Cashing Out 401K Early to Pay Debt
As a young adult it can be very difficult to think about retirement. For most, the day where the office throws a farewell party and hands you a gold watch (or something of that sort) to say thank you for you years of service is one that will never arrive. Why should you even save for retirement? “Live in the now,” right? Wrong.
We all get in a bind with money at one point or another. We shuffle through bank accounts, credit card statements and more to try and find a little extra cash to get us by. A light eventually goes off as we think about that one account that is never touched, our 401K. A quiet account that keeps accumulating money just waiting for the day it can help bail us out of a financial crisis. Or some may think. Those who find themselves in need of quick cash may look to payday loans for emergency financial needs and support until they can get back on their feet.
Tapping into your retirement fund is not something that comes without consequences. There may be a time when it is an absolute necessity to reach into the funds that are for your financial future. However, before you start the paperwork to receive your extra funds, you need to make sure you understand the penalties associated with taking money from your 401K early. Here is what you can expect.
Penalties for Cashing Out Your 401K
There is an immediate cost to cashing out your 401k. Your 401k plan administrator will withhold 20 percent to cover tax penalties and send it directly to the IRA. You won’t receive the full amount of the funds you have accumulated thus far. So will the amount you receive be worth it after the initial 20 percent is taken out?
For young retirement investors and those under the age of 59 ½, there will also be a withdrawal penalty. 10 percent will also be taken from the amount you are withdrawing as a penalty for emptying or withdrawing early from your retirement account.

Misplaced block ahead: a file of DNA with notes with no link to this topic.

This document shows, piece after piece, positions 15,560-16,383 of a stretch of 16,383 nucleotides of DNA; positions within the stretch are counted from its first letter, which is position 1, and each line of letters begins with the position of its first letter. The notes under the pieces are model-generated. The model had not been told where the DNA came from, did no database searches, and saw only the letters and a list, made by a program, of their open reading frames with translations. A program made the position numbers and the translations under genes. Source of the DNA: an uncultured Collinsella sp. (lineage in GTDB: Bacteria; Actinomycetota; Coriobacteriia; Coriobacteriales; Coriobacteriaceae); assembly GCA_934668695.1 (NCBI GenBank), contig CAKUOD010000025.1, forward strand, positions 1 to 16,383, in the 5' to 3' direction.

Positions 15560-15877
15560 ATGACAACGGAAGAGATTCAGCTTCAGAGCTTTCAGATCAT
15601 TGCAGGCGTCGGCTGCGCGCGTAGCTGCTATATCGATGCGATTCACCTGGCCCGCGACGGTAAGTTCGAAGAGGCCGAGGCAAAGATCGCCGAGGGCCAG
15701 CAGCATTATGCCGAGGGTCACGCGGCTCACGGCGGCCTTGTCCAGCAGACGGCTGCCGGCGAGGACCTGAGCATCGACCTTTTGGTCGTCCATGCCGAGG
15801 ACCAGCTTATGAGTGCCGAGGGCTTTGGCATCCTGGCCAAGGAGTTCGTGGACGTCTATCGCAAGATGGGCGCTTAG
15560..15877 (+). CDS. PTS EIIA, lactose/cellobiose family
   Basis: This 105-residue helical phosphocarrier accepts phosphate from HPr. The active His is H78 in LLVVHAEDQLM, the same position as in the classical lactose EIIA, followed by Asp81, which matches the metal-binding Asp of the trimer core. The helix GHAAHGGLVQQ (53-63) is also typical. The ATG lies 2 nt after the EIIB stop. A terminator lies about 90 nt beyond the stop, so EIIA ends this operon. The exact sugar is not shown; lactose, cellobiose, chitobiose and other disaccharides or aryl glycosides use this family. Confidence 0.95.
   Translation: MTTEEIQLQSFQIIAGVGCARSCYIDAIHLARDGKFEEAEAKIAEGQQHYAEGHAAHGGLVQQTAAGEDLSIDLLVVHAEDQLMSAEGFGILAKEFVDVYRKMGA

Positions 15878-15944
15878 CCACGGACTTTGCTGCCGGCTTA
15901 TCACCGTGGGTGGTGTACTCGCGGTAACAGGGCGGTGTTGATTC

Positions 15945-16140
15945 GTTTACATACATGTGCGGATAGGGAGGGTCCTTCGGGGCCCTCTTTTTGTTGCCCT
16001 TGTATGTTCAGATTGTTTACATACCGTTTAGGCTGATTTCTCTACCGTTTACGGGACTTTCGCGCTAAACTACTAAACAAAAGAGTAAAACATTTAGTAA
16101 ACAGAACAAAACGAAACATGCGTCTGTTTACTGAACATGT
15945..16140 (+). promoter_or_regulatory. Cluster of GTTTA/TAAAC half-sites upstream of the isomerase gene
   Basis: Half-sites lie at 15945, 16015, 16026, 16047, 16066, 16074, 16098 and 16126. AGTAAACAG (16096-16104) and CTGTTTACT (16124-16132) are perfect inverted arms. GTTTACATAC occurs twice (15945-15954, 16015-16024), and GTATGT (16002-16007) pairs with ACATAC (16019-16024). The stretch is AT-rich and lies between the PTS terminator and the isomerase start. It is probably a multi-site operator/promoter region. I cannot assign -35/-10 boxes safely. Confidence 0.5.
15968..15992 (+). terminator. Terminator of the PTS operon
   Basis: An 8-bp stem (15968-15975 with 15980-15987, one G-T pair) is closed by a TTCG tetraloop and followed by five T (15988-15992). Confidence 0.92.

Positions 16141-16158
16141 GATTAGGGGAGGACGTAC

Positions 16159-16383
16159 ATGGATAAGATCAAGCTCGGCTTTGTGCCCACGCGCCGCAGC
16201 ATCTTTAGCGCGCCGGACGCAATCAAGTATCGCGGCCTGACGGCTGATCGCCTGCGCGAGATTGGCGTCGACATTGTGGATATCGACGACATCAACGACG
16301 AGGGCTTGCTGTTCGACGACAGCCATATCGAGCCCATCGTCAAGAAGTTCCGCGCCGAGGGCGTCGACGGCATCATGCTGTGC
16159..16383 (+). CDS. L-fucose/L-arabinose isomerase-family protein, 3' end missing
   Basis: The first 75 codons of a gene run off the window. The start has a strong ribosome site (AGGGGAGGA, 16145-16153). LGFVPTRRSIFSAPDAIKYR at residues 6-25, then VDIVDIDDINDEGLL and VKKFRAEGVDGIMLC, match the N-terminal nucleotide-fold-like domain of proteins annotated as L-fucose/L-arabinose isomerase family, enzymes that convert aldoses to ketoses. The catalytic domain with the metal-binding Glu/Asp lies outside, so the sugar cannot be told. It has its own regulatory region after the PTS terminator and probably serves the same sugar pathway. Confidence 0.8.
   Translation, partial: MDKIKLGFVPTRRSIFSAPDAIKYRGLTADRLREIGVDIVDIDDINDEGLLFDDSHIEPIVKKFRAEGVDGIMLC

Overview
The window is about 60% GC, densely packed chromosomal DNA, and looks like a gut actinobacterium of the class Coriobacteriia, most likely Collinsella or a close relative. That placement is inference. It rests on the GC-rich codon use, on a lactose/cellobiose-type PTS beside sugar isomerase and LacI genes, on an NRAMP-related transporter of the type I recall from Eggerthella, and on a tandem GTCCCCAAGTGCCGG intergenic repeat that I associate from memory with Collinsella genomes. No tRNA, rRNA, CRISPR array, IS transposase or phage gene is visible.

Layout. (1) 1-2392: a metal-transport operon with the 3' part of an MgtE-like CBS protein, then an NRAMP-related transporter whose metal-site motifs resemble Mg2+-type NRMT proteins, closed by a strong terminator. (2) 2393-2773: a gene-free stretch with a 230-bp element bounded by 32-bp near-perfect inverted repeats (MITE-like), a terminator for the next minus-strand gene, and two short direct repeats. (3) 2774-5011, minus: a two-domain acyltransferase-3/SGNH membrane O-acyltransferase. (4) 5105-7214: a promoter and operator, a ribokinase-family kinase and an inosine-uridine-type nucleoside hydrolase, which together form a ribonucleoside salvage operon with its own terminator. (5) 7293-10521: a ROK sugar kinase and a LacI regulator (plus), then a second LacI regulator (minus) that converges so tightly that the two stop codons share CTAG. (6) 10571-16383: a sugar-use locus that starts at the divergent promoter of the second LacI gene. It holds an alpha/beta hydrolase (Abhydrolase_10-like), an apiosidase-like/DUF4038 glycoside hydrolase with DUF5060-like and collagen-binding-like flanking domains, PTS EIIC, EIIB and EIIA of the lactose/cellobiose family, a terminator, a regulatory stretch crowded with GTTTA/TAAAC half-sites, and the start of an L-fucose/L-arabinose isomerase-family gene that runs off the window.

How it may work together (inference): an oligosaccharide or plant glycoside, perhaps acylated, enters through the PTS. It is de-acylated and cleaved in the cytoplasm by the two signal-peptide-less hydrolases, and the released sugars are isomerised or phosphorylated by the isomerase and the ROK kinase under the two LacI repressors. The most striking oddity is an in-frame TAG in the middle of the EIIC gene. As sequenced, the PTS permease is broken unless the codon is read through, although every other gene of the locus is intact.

If you are keeping track, that is 30 percent in penalties that is immediately taken. If you are withdrawing the amount of $20,000, you’re giving away $6,000. For some it can exceed 30 percent. That is a huge chunk of change.
Long-Term Effects in Withdrawing From Your 401K
Hard to Replace
Once you have cashed out those retirement funds, you will never see that money again. It can also be very difficult to replace. The money you have saved over time to help your financial future is no longer there. That is some serious long term consequences. You have set your retirement savings back significantly.
Loss of Tax Advantages
You do receive tax advantages when you contribute to your 401K. For one, you lower your taxable income. Another benefit, your earnings grow tax-free. If you don’t touch it, it continues to make money from you. Once you make a withdrawal you will owe income tax on those funds.
The Verdict on Whether You Should Cash Out Your 401K
Try to find another source for obtaining the amount you need. While it might seem like a good option now to pay off a credit card, buy a car or buy a house, the long term effects are not worth it. If you absolutely must cash out your 401K, Wells Fargo provides a helpful tool to help determine the risk. Make sure to have a long term plan on how you will help reboot your retirement savings and make sure your future is secure.
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